I nearly died when I was six weeks old
I've been searching for life every since...
I was born in Durban, South Africa, on my paternal grandmother’s birthday. Everyone called her Tink – short for Tinkerbell – because of her small 5 ft statue and light that shone from within. And that’s how I got my name – Nina – which means both ‘little mother’ in Zulu and ‘little girl’ in Spanish.
In a double bid to name me after the strong, wilful, independent matriarchs on both sides of my lineage, my second name is Carmen – my maternal grandmother’s given name. She was a war-serving, husband-proposing, sewing-maven and all round domestic-goddess. She took great pride in her appearance, always telling me not to squint in the sun (to avoid fine lines) and shoving her knuckles gently between my shoulder blades to encourage me to stand up straight, stick out my chest and carry myself with pride and poise.
Tink, tailor, soldier and on we march.
Oh the power of a name. I am both mother and little girl, nurturer and searcher, wise woman and curious child.
Six weeks after I landed earth-side my heart was suddenly overwhelmed. My intuitive mother knew something was wrong. The first doctor she took me to said I was fine. She knew different. She went in search of a second opinion from the gynaecologist who had delivered me. He took one look at me, listened to my heart and rushed us all to the hospital.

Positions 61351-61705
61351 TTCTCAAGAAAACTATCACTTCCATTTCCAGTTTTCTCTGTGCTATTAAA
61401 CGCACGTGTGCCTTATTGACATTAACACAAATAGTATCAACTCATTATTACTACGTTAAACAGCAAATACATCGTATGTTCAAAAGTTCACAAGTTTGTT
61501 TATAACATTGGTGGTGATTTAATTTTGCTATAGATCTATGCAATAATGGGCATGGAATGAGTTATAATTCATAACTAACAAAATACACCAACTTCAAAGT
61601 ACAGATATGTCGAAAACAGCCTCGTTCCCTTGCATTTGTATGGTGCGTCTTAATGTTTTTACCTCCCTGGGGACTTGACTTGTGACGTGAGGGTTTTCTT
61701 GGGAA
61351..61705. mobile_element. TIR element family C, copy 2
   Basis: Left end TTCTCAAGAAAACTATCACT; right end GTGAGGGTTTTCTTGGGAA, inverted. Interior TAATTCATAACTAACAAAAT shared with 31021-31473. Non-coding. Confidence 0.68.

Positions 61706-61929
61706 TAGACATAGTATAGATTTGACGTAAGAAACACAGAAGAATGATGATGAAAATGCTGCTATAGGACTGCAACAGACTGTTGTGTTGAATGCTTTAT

My heart was beating nearly 300 beats a minute. I was lethargic. If they couldn’t get the heartbeat down, I would die. They couldn’t get it down. I was dying: beating too fast for this world. I was all heart.
An ice cube, trickled across my upper lip, was the magic that kicked me back into a normal rhythm. To this day I love iced water.
I was too young to remember any of this. But the body knows. The body remembers. Every experience is etched into our cells, emotional chemicals, chemical emotions, and the building blocks of who we are.
This has been my STORY. The one I have been told. And the one I have told my whole life. As a seeker, dreamer, storyteller, wordsmith and alliteration aficionado (thrown in at this point to prepare you!) I find this concept fascinating. Are we our stories? Who is the narrator? Do we embody these narratives or just re-play them in our minds and with our voices?
The beautiful thing about a story is that it can be written and rewritten, edited and embellished, lived and even lied.
This is a version of mine, viewed through many lenses: moment and memory, reality and reverie, self and other. A snapshot of highs and lows, what defines and debilitates. A drop in the ocean and the resultant ripples…